Rick Santorum, who lost to Bob Casey in the Democratic rout of 2006 by almost 20 points, is no small government conservative/libertarian. When all is said and done he’s a national greatness type. His federalist credentials are suspect; He voted for No Child Left suggesting that the feds should set national curriculum. He was there when the GOP went on the Bush-fired spending spree: Santorum voted for Part D Medicare which adds billions in unfunded liabilities. And of course he goes out of his way to blast same-sex marriage. David Harsanyi spells it out over at Reason .
Santorum did once grumble about too many conservatives believing in unbridled “personal autonomy” and subscribing to the “idea that people should be left alone, be able to do whatever they want to do…that we shouldn’t get involved in the bedroom (and) we shouldn’t get involved in cultural issues.”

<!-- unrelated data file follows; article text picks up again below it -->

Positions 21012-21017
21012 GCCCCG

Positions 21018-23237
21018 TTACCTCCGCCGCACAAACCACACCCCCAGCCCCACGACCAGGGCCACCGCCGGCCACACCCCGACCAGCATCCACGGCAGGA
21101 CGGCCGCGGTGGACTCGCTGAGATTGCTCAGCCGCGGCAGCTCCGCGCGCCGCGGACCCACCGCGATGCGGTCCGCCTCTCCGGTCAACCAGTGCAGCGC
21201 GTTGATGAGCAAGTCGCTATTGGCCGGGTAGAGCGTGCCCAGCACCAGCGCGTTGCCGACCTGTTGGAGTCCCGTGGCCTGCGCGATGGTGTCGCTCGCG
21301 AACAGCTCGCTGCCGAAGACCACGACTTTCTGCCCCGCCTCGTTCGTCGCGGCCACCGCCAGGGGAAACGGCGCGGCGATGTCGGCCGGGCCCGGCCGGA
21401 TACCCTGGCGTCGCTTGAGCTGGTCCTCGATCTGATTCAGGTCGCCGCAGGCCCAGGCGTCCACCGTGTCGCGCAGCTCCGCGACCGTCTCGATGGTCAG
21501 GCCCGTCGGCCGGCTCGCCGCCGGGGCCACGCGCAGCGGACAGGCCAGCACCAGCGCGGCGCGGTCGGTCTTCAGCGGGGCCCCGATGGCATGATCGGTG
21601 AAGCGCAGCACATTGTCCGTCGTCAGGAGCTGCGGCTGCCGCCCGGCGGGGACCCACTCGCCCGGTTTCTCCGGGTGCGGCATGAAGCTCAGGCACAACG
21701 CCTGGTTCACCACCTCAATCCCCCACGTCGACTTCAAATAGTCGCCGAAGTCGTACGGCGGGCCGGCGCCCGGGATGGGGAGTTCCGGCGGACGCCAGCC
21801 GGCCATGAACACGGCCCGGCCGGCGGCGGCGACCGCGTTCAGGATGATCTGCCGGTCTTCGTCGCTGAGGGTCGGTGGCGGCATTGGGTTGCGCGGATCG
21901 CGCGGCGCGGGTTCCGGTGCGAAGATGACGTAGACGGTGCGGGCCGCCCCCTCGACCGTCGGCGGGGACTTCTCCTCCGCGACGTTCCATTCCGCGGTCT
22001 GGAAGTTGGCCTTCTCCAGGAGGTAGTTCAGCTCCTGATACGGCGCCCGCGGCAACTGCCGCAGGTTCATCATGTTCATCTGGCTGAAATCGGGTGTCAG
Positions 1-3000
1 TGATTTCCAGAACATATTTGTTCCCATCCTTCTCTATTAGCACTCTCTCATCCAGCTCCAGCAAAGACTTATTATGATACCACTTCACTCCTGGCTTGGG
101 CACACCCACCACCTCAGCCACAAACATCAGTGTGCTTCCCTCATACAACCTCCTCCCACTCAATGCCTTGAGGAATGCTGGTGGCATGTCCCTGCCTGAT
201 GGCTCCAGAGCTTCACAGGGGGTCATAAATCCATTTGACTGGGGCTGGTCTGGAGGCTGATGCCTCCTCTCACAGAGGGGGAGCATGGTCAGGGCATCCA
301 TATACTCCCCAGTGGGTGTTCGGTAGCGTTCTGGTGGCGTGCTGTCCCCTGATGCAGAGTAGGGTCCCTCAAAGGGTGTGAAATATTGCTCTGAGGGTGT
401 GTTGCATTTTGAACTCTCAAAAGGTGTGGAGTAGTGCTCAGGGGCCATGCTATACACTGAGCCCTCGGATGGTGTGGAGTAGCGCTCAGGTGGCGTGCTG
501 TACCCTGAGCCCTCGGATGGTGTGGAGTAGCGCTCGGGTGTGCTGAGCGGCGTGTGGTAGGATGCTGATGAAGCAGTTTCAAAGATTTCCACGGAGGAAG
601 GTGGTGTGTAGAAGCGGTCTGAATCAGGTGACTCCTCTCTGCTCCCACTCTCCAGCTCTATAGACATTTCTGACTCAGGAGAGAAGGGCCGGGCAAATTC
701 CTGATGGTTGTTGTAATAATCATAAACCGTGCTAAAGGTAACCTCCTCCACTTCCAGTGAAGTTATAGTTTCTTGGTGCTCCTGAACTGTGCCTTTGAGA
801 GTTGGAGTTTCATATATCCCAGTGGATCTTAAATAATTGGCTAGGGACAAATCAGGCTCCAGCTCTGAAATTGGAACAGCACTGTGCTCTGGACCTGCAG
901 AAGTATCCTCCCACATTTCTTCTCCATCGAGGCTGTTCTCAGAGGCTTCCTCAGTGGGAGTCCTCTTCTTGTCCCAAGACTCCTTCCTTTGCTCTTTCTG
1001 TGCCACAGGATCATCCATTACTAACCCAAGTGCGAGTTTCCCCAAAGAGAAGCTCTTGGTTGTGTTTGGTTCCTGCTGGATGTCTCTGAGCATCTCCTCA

Perhaps Santorum confuses libertinism with libertarianism, but for him “cultural issues” go way beyond defending the life of the unborn or opposing gay marriage. Santorum believes that conservatives should recognize “that individuals can’t go it alone,” which sounds a lot like the straw-man justification for nearly every state expansion in memory. Why does Santorum, a conservative, believe that getting government out of our lives means a person must “go it alone,” anyway? Maybe it means that person can go to his local church or his family or his community or his local bar to seek help-or maybe he can figure things out himself.
Senator Santorum once rightly went after ‘radical feminist’ Hillary Clinton for using the government as village metaphor for raising children. Now he’s all for restraining the individual impulse and belittling the “going it alone” spirit of libertarianism, whatever that means.
Santorum has little appeal to independents and benefited from peaking at the right time.